Exploring Opportunities for Mainstreaming HIV/AIDS in the Secondary-school Curriculum as an ESD Strategy
Education for sustainable development (ESD) embraces a variety of social- and environmental-health concerns, including the impact and implications of HIV/AIDS in respect of schooling and the quality of life of children and their communities. In this study, the researchers adopted a qualitative case study approach in which a school (Parirewa High School and its community in Domboshava) within a growth-point community in Zimbabwe was purposively selected because of its uniqueness as an information-rich source for HIV/AIDS and ESD interactions.
The objective was to work with teachers in order to develop their capabilities and agency, thereby animating them to effectively integrate HIV/AIDS education in the formal school curriculum in a bid to reduce the negative impacts of HIV/AIDS on the quality of education and quality of life of vulnerable youths. Data was collected from 50 teachers by way of interactive workshops, focus-group discussions, document analysis, face-to-face interviews, observations and open-ended questionnaires.
The findings suggest that, although teachers may be willing to embrace vulnerable learners in their teaching and change the way they teach and relate to their learners, there are a number of constraints. These include stigmatisation of those who teach the subject, a lack of knowledge and skills on how to deal with the sensitivity and the special needs created by HIV/AIDS, attitudes of society to the infected and the affected, and lack of support structures within the school. However, after participating in capacity building activities, teachers realised that the issue of HIV/AIDS can be integrated into any subject if teachers are taught how to mainstream, are prepared to change the way they perceive their roles, their subjects and their learners, and are committed to making a difference in the lives of the learners they teach.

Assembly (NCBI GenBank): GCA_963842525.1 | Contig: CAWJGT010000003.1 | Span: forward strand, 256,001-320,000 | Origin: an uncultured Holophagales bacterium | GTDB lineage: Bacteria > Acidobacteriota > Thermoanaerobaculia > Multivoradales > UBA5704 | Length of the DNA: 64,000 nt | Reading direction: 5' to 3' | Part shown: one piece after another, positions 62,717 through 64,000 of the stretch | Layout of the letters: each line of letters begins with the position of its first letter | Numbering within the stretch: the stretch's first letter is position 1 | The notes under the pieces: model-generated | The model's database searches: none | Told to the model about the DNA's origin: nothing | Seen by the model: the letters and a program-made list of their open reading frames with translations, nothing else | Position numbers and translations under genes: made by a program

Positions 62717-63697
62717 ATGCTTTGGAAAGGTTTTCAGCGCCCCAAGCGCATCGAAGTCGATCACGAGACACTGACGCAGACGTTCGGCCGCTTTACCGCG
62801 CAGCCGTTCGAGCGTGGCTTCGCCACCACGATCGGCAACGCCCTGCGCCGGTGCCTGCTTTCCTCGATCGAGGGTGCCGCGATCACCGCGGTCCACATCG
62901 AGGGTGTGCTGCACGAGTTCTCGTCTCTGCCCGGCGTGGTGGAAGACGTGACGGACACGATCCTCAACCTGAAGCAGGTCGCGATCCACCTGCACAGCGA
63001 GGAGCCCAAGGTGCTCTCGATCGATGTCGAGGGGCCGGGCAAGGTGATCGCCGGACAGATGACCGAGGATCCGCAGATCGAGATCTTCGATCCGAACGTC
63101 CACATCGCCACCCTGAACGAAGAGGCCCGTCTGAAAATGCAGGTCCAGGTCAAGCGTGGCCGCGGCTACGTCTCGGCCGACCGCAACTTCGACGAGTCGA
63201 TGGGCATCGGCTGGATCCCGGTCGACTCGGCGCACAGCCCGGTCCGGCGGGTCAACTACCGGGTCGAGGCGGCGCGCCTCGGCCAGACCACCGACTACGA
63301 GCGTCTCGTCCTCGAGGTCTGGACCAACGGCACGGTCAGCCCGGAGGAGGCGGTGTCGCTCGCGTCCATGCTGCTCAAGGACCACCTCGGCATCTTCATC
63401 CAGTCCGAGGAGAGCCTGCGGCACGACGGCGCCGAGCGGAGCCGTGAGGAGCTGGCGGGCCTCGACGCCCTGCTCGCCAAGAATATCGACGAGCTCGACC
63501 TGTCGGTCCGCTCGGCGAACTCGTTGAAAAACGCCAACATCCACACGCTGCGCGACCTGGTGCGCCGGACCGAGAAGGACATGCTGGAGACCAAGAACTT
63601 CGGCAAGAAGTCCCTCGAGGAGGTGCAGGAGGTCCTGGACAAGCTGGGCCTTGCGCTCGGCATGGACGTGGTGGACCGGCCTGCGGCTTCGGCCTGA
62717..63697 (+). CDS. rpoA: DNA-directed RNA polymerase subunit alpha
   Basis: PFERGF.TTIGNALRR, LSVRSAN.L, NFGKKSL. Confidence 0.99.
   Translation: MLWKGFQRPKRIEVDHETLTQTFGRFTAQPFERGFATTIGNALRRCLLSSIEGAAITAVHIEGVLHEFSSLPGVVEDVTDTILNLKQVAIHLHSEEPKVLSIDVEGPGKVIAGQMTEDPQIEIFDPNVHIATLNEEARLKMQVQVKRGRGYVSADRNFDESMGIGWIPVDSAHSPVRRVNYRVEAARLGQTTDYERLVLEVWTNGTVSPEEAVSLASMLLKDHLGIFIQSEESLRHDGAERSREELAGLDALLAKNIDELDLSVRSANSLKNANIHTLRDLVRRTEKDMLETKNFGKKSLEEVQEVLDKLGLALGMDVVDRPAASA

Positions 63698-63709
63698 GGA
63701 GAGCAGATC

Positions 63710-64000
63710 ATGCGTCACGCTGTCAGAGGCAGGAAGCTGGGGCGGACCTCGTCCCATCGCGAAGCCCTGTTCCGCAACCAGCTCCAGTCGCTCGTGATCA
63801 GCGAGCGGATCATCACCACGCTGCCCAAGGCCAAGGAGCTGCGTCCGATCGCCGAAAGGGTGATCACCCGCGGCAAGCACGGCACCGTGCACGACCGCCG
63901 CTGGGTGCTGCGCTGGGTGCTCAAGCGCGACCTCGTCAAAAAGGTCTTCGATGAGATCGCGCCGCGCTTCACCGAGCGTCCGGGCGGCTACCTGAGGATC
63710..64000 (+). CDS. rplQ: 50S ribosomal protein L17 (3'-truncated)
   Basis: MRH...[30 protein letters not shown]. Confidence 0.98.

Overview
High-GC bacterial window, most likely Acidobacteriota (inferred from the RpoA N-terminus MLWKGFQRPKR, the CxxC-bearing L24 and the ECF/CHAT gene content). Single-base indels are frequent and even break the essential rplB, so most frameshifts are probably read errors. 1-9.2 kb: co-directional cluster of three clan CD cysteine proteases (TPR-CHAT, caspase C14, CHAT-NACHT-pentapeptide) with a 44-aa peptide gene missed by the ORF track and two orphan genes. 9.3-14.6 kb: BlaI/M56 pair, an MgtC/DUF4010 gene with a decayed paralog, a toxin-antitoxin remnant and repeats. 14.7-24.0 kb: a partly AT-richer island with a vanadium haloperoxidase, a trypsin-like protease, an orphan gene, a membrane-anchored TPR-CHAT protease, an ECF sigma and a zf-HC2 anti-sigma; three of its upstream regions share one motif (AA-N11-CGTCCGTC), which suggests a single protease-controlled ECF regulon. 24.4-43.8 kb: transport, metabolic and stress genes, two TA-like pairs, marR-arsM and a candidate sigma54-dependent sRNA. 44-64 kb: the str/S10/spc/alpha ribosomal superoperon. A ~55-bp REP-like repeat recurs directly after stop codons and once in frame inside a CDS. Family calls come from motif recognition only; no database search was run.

Teacher education thus needs reorientation in order to embrace skills necessary for teaching in contexts of risk, vulnerability and uncertainty. Further, it needs to embrace life skills education and ESD techniques for creating child-friendly schools and for bringing about healthy environments for both physical and psychosocial support within the school system. The study recommends that school administrators embrace HIV/AIDS and life skills education in the way schools are run and managed. In addition, relevant authorities should design legislation on mainstreaming HIV/AIDS so that the teaching of HIV/AIDS takes a whole-school approach. The conception of quality education and teacher competency need not be narrowly defined by learner pass rates alone, but may incorporate creativity and innovativeness and contribute to the creation of a better world.
The copyright belongs to the Environmental Education Association of Southern Africa (EEASA) under a Creative Commons Attribution license, CC-BY-NC-SA. It is a condition of publication that authors vest copyright in their articles in EEASA. Authors may use the article elsewhere after publication, providing the publishing details are included. More information may be found at https://creativecommons.org/licenses/by-nc-sa/4.0/.